Built on Prospect Bluff, a prominent bank overlooking the Apalachicola River, the site that would become Fort Gadsden was involved in a bloody battle for power during Spanish Florida’s last days.
In the summer and fall of 1814, near the conclusion of the War of 1812, British Major Edward Nicholls led an expedition to recruit Seminole Indians and escaped black slaves in Florida to assist them in the fight against America. At this time, Spain was losing its hold on Florida, and Britain hoped to take advantage of Spain’s weak defenses. Unchallenged, British Colonel Edward Nicolls and Captain George Woodbine established a stronghold on Prospect Bluff in 1814. They offered land and freedom to slaves in the British West Indies for service and recruited more slaves from Louisiana, Alabama, Georgia, and the Lower Creek Nation.
Called “British Fort,” the post was built about 500 feet from the river bank and consisted of an octagonal earthwork holding the principal magazine; and was surrounded by an extensive rectangular enclosure covering about seven acres. Bastions were built on the eastern corners with parapets 15 feet high and 18 feet thick. It was used as the British headquarters for negotiations between the black and Indian communities. The British armed and trained about 3,000 Indians and 300 black soldiers to protect the fort, safeguarding families, fields, and pastures extending 50 miles along the Apalachicola River.
In the early summer of 1815, the British withdrew from the area, leaving behind ample artillery and military supplies under the charge of a black military leader named Garcon. The post became known as “Negro Fort,” which soon became a “beacon of light to restless and rebellious slaves.” The fort soon earned a reputation as a threat to supply vessels that traveled the Apalachicola River between the United States and the Gulf of Mexico. It was also perceived as a threat to white slaveholders in Georgia.
In 1816, the American army, under the command of Major General Andrew Jackson, constructed Fort Scott at the junction of the Flint and Chattahoochee Rivers in Georgia, just a few miles from Florida. The fort was purportedly built to protect the American border between Georgia and Florida, but Jackson also had other plans – to destroy Negro Fort. In July 1816, Jackson gave the order to destroy Negro fort and to return the blacks to their white owners.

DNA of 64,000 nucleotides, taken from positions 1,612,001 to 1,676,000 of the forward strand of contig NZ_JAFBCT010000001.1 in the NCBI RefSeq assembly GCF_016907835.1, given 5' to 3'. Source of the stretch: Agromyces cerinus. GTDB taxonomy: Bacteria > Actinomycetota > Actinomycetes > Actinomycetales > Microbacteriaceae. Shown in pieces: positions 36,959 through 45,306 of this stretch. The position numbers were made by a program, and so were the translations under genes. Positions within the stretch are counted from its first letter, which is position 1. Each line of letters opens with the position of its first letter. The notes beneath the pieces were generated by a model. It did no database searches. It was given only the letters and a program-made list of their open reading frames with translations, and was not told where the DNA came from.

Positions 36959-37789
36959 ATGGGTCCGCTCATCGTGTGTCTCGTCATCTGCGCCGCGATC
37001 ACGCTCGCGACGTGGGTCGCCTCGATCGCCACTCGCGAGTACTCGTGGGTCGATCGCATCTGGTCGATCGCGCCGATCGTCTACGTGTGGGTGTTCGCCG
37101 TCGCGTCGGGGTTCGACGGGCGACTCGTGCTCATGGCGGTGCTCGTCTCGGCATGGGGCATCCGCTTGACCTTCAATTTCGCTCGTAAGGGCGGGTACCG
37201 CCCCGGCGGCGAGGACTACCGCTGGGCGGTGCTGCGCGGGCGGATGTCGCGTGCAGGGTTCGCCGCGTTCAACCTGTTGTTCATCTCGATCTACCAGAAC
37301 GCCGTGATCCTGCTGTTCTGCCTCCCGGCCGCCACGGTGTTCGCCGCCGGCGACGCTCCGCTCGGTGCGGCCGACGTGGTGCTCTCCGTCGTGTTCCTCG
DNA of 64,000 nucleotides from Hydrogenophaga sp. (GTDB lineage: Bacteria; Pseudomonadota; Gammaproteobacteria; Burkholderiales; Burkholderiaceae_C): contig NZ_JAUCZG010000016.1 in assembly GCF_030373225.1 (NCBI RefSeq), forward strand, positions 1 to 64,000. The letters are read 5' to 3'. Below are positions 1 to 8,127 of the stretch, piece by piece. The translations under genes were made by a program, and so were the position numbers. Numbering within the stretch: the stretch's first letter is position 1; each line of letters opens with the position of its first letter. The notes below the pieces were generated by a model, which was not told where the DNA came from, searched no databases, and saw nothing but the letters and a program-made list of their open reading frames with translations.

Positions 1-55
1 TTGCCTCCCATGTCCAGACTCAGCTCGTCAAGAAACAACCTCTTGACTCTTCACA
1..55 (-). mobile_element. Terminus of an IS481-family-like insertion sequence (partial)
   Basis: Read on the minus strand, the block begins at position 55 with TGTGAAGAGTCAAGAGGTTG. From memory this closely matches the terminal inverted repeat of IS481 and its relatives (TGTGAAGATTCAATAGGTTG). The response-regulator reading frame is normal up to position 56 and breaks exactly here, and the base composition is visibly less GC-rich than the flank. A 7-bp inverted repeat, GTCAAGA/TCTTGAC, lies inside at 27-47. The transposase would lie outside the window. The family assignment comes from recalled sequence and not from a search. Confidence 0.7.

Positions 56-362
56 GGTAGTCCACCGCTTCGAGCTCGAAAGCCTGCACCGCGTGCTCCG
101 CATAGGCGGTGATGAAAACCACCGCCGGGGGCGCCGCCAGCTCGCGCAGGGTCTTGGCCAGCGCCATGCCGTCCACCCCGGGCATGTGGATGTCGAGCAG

Alerted to the impending attack, black families, Choctaw, Upper Creek, and Seminole women and children took refuge in the fort while others hid in the surrounding forests. On July 17, 1816, Colonel Duncan Clinch left Fort Scott and traveled the Apalachicola River with 116 men. Clinch and his men then combined forces with Major William Mcintosh and his company of 150 Lower Creek Indians.
In the ensuing warfare, an American shell hit an open magazine within the fort, killing approximately 300 men, women, and children. Colonel Clinch later reported that “the explosion was awful and the scene horrible beyond description.”
Afterward, the American soldiers burned what was left of the fort and all of the surrounding settlements. The few survivors were taken prisoner and turned over to Georgia slaveholders, who justified their title to them by saying that their ancestors had owned the ancestors of the prisoners. Two of the defending leaders, Garson and a Choctaw Nation chief, were the survivors. These men were sentenced to death.
The pace of destruction and bloodshed increased over the next two years for everyone along the Apalachicola River on the American border. Settlers were killed, plantations raided, and livestock and slaves seized.
This “savage and negro war,” as Andrew Jackson himself called it, was devised to destroy black towns in Florida, depriving slaves of bordering states of refuge while at the same time bringing the entire Florida province under American rule.
Despite Spanish protests, Jackson ordered Lieutenant James Gadsden to build a new fort on the site of the old Negro Fort in 1818. This post was called Fort Gadsden, and American forces were garrisoned there until Florida was ceded to the United States.
Afterward, the fort was virtually forgotten until 1862, when the Confederate Army realized that the Apalachicola River was the largest exporting and importing route in the region and that the river led to plantations in Florida, Georgia, and Alabama. Confederate troops then occupied the fort until July 1863, when malaria forced its abandonment.
Today, the site of the fort is a National Historic Landmark listed in the National Register of Historic Places. The Fort Gadsden Historic Site is situated within the Apalachicola National Forest near Sumatra, Florida. Remains of the fort’s earthen walls are still visible and an interpretive kiosk gives detail of its history and the cemetery where the victims from 1816 are buried.
© Kathy Alexander/Legends of America, updated November 2022.